tek's rating:

The 5th Wave (PG-13)
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Before I watched this, I assumed I'd put my review in the science fiction section, and possibly link to it, secondarily, from the dystopian section. After watching it... I wasn't quite sure where to put the review. There's barely a sci-fi element to it, so I didn't want to put it there. And the dystopian (or rather, post-apocalyptic) element was iffy. (More apocalyptic than post.) I sort of thought maybe "action" or "war," but... eh... of all the vague possibilities, I guess apocalyptic is least vague. Oh, also I should say this is based on a book I haven't read. And it wasn't particularly successful, critically. But I liked it. It's not awesome and I probably will never watch it again, but I liked it.

The main character (and narrator) is a high schooler named Cassie Sullivan (ChloŽ Grace Moretz). The movie begins with Cassie looking for supplies in a gas station, sometime after an alien invasion has wiped out a large portion of humanity. It's very dramatic, but soon we flash back to the night before the invasion, when she was at a party. We learn that she has a crush on a guy named Ben Parish, though the two of them don't really know each other. The next day, a ship arrives in orbit around Earth. Over time, the aliens enact a series of waves of invasion. The first is an electromagnetic pulse that shuts down all power on Earth. The second is tidal waves that destroy all coastal cities and islands. The third is a virus that wipes out most of what's left of humanity. The fourth is infecting some of the surviving humans personally; the aliens are apparently parasites that latch on to human brains and take control of them.

Anyway... the third wave killed Cassie's mother. After that, she and her father and little brother, Sam, make their way to a refugee camp. Later, a military group from Wright-Patterson Air Force Base show up at the camp, to bus the kids to their base. The adults stay behind, since there aren't enough buses, but they're supposed to be taken to the base later. Sam gets on the bus, but he forgot his teddy bear, so Cassie goes back to get it, but the buses leave before she gets back. Meanwhile, the military is briefing the adults. It's then that we learn about the fourth wave... and the briefing ends in a massacre that leaves pretty much everyone dead, including Cassie's father. (After that, it seems she knows about the nature of the fourth wave, but I don't know how, because I'm pretty sure she didn't actually hear any of the briefing.) Anyway, she is determined to make her way to the Air Force base to find Sam. Along the way, she gets shot in the leg, but is then found and nursed by a guy named Evan Walker, who eventually decides to help her get to the base. Meanwhile, on the base, the kids are being trained as soldiers. This includes both Sam and Ben (code named Nugget and Zombie). Ben, or "Zombie," is the leader of his squad. Then a girl called Ringer gets assigned to their squad, and seems like a possible challenge to Zombie's authority. But she's fairly cool and badass.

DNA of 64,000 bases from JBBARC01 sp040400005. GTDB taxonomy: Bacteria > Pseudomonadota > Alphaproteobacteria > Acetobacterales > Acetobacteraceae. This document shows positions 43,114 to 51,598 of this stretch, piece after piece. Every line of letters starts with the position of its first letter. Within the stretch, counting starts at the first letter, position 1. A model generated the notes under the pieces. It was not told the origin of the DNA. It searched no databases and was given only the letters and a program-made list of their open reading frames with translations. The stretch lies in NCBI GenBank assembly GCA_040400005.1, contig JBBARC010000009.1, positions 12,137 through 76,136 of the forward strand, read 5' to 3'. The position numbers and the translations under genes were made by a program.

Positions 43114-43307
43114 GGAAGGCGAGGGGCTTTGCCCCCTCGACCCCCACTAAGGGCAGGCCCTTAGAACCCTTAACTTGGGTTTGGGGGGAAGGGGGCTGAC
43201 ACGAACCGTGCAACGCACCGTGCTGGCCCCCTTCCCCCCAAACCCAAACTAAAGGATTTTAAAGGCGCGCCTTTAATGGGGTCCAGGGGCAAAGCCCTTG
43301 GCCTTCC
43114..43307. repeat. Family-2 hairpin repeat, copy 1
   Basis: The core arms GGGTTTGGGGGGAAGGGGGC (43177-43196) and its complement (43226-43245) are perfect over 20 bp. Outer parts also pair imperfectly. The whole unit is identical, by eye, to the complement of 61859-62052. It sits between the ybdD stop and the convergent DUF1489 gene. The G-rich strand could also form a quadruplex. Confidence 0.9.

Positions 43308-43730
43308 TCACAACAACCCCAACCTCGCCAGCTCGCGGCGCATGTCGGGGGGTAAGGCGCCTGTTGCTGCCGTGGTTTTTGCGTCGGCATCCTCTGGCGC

Well... there are some plot twists (including the nature of the fifth wave), which didn't really surprise me. (At least one of them I saw coming all along.) Of course the heroes ultimately survive, and accomplish their goals. But I think it would be stretching it to say they "win," because the villains also survive and their plans haven't been remotely thwarted. (And I assume all this stuff happening in Ohio is just one of many areas where the aliens have plans going on.) There are a couple more books in the series, so I assume the unresolved issues are eventually resolved in the literature, but I don't expect there to be any movie sequels. Which is a shame. But whatever, I enjoyed watching the movie enough on its own merits.


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